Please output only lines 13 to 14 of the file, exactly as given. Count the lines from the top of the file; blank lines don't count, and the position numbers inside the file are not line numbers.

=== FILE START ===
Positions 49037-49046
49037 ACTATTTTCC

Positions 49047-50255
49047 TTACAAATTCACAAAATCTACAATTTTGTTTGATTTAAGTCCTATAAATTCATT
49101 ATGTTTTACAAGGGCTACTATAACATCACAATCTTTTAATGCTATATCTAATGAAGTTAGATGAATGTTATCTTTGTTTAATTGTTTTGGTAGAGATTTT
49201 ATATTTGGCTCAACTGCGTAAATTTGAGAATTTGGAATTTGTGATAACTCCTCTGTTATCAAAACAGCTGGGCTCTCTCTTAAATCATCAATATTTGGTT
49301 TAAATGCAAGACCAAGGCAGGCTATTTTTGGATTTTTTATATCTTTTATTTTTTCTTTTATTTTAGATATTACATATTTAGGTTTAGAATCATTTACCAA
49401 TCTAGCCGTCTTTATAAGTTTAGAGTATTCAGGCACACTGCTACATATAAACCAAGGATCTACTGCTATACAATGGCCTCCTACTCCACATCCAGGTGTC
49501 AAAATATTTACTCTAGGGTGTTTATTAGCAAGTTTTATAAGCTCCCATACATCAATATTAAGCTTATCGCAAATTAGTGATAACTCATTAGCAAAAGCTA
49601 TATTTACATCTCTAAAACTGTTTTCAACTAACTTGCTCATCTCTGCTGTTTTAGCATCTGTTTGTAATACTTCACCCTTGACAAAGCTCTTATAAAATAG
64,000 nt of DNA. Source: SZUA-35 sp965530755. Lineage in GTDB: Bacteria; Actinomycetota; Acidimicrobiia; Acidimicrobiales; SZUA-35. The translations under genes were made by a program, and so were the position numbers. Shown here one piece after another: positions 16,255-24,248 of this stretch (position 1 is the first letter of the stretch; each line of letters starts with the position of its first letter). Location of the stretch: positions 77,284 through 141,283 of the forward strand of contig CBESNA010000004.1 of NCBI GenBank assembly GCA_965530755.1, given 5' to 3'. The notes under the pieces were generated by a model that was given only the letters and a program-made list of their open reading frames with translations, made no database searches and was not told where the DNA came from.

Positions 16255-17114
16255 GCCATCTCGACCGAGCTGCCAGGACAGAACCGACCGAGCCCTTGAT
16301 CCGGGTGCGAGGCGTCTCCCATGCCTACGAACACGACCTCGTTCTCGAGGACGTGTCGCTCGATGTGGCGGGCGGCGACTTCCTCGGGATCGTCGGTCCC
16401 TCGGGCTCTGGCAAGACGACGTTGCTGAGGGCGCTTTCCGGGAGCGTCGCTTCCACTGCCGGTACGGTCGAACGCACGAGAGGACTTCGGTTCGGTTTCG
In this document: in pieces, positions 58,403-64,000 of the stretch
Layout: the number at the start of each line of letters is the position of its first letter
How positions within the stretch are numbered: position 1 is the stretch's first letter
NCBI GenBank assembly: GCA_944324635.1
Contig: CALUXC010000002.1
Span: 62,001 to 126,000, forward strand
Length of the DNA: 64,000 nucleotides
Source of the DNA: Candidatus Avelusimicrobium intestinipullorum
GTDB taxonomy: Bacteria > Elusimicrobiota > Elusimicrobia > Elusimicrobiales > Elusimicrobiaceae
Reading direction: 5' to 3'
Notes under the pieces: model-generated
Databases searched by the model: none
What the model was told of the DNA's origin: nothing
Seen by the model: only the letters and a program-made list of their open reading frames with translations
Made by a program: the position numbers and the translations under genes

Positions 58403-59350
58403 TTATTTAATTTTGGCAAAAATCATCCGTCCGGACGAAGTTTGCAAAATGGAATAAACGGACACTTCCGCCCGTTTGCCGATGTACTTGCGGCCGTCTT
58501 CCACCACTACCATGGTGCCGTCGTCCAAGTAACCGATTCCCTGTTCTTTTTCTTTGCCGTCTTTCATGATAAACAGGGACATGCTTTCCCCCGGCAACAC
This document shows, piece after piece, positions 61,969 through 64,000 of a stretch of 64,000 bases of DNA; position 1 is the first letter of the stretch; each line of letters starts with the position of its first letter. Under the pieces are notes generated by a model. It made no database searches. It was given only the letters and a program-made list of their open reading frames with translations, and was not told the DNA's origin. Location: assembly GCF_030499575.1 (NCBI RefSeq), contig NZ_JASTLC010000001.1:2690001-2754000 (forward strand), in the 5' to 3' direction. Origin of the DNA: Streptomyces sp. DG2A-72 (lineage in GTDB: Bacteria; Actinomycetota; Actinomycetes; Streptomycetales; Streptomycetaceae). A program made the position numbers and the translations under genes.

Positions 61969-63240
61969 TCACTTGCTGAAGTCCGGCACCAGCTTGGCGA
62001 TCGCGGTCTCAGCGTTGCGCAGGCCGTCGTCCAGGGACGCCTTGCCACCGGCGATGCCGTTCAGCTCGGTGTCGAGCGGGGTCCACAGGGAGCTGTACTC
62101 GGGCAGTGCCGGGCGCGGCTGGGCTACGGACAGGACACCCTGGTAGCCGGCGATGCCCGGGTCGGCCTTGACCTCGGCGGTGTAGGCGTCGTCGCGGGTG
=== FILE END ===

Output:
16255 GCCATCTCGACCGAGCTGCCAGGACAGAACCGACCGAGCCCTTGAT
16301 CCGGGTGCGAGGCGTCTCCCATGCCTACGAACACGACCTCGTTCTCGAGGACGTGTCGCTCGATGTGGCGGGCGGCGACTTCCTCGGGATCGTCGGTCCC